September 9, 2021

If there ever was a film in need of interpretation, this story about a modern-day incarnation of the myth of water nymph Undine, who comes to earth for love, through the life of an urban historian who tells the architectural story of Berlin, for the guests

of the city administration, this is the one. But are there other stories behind this improbable story?

Undine. A German film of 2020-2021 by Christian Petzold, a German-French production, presented at the Toronto International Film Festival and the Berlinade film festival of 2020.

The film has received positive reviews. Because the film is also somewhat mysterious, there have been invitations to look more closely at its meanings. This is suggested, for example, by Nathaniel Bell in the L.A. Weekly, who comments “its meanings remain elusive”. Julia Swift, in My Champlain Valley, adds that “(its) layers of meaning unfold somewhat subtly”.

The Move Shrink did not need any more to be interested in this film.


Ann Wibeau is an urban historian, who presents conferences for the municipal government of Berlin, to entertain foreign and local delegates. During those presentations, she often refers to the fact that the unification of East and West Berlin posed some challenges, as the two political traditions could sometimes see the city through different cultural lenses.

Little by little, we learn about Ann’s private life.

At the film’s outset, she is sitting in a local café with her lover, Johannes, who is already engaged in another relationship, and Johannes tells Ann that their relationship (Johannes and Ann’s) is over. Ann refuses this possibility, and true to the Undine myth, she announces that she will have to kill him so that she may herself survive. She will attend to that later in the film.

In the meantime, Christoph, an underwater engineer, who was present at her latest conference, tells her of his interest in her at the local café. During that conversation, a giant aquarium in the café accidentally falls on them. When they recover, on the ground, the aquarium destroyed, they smile towards each other and become close. They soon become lovers.

A little later, Christoph saves Ann in the lake where he currently operates as an underwater engineer, when she seems to disappear, riding on the back of a giant catfish.

At different times during the film, we can hear some lyrics of the popular song “Staying alive”, which seems appropriate for a story of someone whose survival on this earth is so uncertain.

There then is an episode where the couple encounters Johannes, the former lover, in a chance and brief meeting on the street. Christoph, believing there is more to this innocent event, becomes jealous. Soon after, he is seriously injured in an underwater industrial incident and is believed to be dead.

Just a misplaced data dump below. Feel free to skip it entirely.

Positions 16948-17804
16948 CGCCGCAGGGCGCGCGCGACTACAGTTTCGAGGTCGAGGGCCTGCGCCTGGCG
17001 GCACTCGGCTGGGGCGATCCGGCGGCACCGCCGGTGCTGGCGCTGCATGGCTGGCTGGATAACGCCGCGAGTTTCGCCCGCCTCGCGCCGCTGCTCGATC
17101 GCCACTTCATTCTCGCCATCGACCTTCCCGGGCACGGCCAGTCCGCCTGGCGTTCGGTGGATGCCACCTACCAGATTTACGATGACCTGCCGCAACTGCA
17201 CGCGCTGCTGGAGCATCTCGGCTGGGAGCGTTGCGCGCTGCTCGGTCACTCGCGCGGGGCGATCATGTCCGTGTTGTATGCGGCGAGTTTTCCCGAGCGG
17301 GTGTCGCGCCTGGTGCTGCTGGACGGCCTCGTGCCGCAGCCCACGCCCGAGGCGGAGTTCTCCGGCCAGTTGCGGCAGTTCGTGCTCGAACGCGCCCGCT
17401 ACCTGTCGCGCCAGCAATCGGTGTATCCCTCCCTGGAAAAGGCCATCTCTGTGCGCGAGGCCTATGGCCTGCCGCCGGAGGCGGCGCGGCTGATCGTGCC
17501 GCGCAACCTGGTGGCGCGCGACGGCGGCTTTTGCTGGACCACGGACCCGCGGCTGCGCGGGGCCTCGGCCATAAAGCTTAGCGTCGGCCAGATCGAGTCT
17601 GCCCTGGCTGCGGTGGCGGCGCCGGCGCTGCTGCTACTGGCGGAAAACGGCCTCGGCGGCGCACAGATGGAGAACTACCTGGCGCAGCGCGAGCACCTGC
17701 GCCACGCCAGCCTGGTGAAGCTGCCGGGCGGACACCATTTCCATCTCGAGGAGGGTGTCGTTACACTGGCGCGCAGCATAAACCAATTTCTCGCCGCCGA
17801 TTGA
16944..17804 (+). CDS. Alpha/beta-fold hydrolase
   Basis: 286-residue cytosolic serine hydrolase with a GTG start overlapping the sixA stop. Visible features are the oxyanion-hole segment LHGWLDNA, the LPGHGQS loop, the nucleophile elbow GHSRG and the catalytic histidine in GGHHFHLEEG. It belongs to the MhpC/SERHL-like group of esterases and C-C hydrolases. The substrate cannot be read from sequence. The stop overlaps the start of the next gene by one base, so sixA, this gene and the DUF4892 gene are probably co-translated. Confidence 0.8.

Recovering from the accident, Christoph returns to Ann’s apartment, only to find an immigrant family, not speaking German but only English, in her place, and the family tells him that they have been living there for several months, which appears impossible since Ann was there during those periods. He is left wondering if his meeting with Undine was all a dream?

Christoph then returns to his former partner, Monika, that he had left for his brief liaison with Ann.

Meanwhile, Undine, who has now lost both her lovers, visits the first one, Johannes, at his home, and sinks him to the bottom of his private pool, killing him presumably to survive herself, at least according to the Undine myth.

Ann Wibeau then returns to the lake she dived in with Cristoph, to disappear underwater, returning to her previous life as a mermaid.


Is this story, about a mermaid attempting to live outside her natural environment, who survives only if her partner continues to love her, a metaphor about some other story, or some other stories?

Or is this film an exercise in style, that should be looked at mainly as a stylistic and aesthetic experience?

The Movie Shrink believes the story indeed alludes to other stories.

It is of course first the story of Ann, a siren who can live outside water only if she continues to be loved by her partner, and dies if she is not.

There is, possibly, a second story, about the reunification of the two Berlins, the Eastern one and the Western one, and the inevitable challenges in reuniting two cultures which had two different aesthetics and urban planning, somewhat related to their different political experiences. These differences seem to endure somewhat today, but presumably less so.